Publication date: June, 2006
Art and cover: Mike HawthorneTones assist: Erik Swanson
Frontispiece: Greg Titus
Lettering: Eric Talbot
Letters page art: Dave White
“Rock of Ages”
Frontispiece: Covered in arrows and shuriken, Leonardo quietly makes his way through a facility guarded by the Foot Clan (some dead, some unaware of their impending death). Having faced death on numerous occasions, Leo reflects that one’s body is fragile and that life is fleeting. This reminds him of a story…
As crews continue digging New York City Tunnel Number Three, Mikey and Raph sneak in to watch the heavy machinery (the gigantic drill dubbed The Mole, in particular). The Mole strikes a strange metal sphere which separates like liquid into two large, humanoid robots. The frightened tunnel workers attack the robots and the robots send them running with several powerful energy blasts. As the robots link hands and stomp out of the tunnel, Mikey and Raph follow in secret.
In the lair, Leo and Don watch the news with Splinter. The National Guard has been sent in to destroy the robots, but all their firepower simply bounces off their impenetrable armor. Leo and Don want to go help, but realize there isn’t anything they can do.
As the robots waste Times Square, Mikey has a sudden epiphany. Once the military goes into retreat and they’re alone, Mikey comes out of the shadows and passively addresses the robots. He places his nunchakus on the ground and says he knows of a place where they’ll be safe. The robots follow him quietly, much to Raph’s confusion and anxiety.
Leading the robots down into the sewers, Mikey tells Raph that he noticed the robots only attacked defensively. The way they’re constantly holding hands and looking at the world in curious awe also led him to believe that they’re baby robots. Raph is incredulous, but with no options at hand, lets Mikey lead the robots to the lair.
Upon arriving, Mikey introduces the robots to the other Turtles and Splinter. The robots, in turn, introduce themselves by transforming back into a sphere. Their shiny chrome surface then plays a series of images showing their homeworld. It was destroyed by pollution, deforestation and global warming. The robots, the last children of the dominant race, were then scattered in pods across the universe so that their people could survive.
Looking at the footage, Don notices something familiar about the alien homeworld. He finally fits it all together and comes to the conclusion that the “alien planet” was actually Earth in the days of Pangea. Apparently, there was once an advanced race that destroyed itself via industry and was eventually wiped clean from the Earth’s memory over millions of years… save the one memento left behind in the bedrock of New York.
*Continuity-wise, I would place this story during the Mirage "Volume 3" era.
*The children of Pangea are never seen or referenced again. We never learn what became of them.
*Incidentally, the fact that the Pangean humans were scattered about the universe may very well explain the existence of the human-like aliens seen populating outer space (mostly amongst the Federation) as far back as Fugitoid (microseries) #1.
*The prophecy will fulfill itself as human civilization is destroyed by global warming in Tales of the TMNT (Vol. 2) #69.
*According to Steve Murphy in the letters page of Tales of the TMNT (Vol. 2) #25, this story was originally conceived as an issue of Archie's TMNT Adventures, but went unused.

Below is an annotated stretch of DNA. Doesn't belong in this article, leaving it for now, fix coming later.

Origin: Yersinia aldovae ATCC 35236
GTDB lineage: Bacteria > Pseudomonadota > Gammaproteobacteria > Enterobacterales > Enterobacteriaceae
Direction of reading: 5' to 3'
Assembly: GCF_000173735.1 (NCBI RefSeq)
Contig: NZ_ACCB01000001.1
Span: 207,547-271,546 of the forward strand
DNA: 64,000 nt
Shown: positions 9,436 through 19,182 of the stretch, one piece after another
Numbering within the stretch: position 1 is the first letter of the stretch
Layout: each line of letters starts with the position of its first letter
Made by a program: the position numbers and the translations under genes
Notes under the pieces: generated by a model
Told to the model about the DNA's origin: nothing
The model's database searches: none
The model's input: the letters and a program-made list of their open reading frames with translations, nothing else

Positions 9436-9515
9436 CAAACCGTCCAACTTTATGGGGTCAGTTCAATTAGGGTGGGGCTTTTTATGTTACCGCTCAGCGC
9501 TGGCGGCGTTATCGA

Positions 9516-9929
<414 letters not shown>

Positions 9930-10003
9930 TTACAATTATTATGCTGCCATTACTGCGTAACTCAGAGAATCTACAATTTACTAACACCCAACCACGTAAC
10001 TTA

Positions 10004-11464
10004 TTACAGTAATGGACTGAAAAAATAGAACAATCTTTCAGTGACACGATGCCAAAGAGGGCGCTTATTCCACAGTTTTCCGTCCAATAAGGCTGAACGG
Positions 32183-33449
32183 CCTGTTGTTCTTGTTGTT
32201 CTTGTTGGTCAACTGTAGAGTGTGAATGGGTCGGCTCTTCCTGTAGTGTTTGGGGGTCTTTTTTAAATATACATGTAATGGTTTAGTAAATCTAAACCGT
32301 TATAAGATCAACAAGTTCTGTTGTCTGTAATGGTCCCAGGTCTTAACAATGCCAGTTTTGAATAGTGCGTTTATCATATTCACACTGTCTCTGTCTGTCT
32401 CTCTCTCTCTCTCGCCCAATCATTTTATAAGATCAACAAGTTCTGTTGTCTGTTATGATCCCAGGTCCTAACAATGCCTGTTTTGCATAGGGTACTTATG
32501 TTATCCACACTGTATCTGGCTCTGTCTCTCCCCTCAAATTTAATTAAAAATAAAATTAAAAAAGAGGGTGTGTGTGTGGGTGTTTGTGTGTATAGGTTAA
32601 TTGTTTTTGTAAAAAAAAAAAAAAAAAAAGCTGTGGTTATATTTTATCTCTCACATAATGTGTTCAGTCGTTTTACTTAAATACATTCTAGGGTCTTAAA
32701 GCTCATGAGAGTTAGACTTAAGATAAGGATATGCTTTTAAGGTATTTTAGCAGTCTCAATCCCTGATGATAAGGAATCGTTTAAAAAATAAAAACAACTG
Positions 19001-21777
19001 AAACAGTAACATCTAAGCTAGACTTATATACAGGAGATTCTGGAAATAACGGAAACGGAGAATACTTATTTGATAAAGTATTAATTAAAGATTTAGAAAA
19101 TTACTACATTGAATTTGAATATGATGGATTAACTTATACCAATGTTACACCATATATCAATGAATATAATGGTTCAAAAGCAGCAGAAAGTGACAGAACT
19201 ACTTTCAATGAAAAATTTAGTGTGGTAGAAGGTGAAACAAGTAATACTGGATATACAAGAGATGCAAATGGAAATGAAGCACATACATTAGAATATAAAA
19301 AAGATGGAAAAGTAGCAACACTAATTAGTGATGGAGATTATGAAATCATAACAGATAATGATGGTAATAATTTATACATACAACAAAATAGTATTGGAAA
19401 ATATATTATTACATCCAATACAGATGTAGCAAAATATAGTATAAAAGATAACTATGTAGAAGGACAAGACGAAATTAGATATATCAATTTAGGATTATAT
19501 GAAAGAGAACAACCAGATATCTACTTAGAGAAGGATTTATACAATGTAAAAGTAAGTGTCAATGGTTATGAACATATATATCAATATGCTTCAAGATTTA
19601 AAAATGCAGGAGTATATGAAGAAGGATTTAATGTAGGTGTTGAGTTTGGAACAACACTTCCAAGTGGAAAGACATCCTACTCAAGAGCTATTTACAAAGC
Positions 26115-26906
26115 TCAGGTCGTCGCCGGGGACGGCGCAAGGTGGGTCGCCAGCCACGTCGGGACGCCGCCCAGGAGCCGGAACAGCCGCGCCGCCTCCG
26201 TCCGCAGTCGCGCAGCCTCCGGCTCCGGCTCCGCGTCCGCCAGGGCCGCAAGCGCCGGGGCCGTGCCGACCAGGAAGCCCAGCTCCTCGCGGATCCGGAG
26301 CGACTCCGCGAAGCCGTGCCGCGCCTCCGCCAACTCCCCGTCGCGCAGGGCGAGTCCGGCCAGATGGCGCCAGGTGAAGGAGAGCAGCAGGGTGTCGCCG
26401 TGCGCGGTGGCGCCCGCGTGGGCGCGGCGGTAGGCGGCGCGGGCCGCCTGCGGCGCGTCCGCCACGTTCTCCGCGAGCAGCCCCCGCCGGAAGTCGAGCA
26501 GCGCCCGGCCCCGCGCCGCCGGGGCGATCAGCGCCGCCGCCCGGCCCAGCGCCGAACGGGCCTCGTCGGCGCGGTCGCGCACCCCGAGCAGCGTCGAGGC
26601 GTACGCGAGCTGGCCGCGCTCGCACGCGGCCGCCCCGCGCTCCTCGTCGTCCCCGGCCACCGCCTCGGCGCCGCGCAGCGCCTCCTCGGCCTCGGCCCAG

And so Steve Murphy gives us an issue of Tales that feels like it was a lost script from Archie’s TMNT Adventures.
Unfortunately, it’s reminiscent of the bad TMNT Adventures, not the good TMNT Adventures.
Story structure-wise, it’s similar to the Archie comic in how reactionary the Turtles are, not to mention how lackadaisical they are about the sanctity of their sewer lair. They’re just chillin’ and some weird robots show up so they invite them to hang back at their place; no biggie. The setting of the Turtles living in the sewer lair only gives it so many places it could fit in the Mirage timeline, as they spent less time living in the sewers in that series as you might think.
What makes “Rock of Ages” reek like a rotten issue of TMNT Adventures is the heavy handed environmental message, delivered with the utmost amount of damning finger-wagging as humanly possible. It’s nothing we haven’t heard before from Murphy a million times over the past twenty years. By 2006 the guy’s work has all the allure of a broken record.
The children of Pangea are never seen or heard from or referenced again and neither is the mysterious super civilization of Earth’s past. As a result, this one-shot tale feels meaningless, amounting to nothing more than a vehicle for more of Murphy's trite and ill-executed messages. I was able to suffer Murphy’s way of bloating TMNT Adventures with annoying, frequent, terribly blunt environmentalist mumbo jumbo because it was a kid’s comic and he subscribed whole-heartedly to the notion that “kids are stupid and incapable of perceiving subtlety”. The Mirage comic, on the other hand, seemed to be targeted almost exclusively at adult collectors (or those were pretty much the only people buying the thing), so did we really need an issue where Murphy talks down to us about the environment like we’re a bunch of mentally handicapped 7 year-olds?
As a saving grace, Mike Hawthorne’s art isn’t half bad, with a great flow of action between the panels and some handsomely rendered characters. He especially excels at drawing the cityscape of New York as well as military vehicles and carnage. A shame he got saddled with such a lousy script.
Grade: F (as in, “For the zillionth time, Murphy: WE GET IT.”)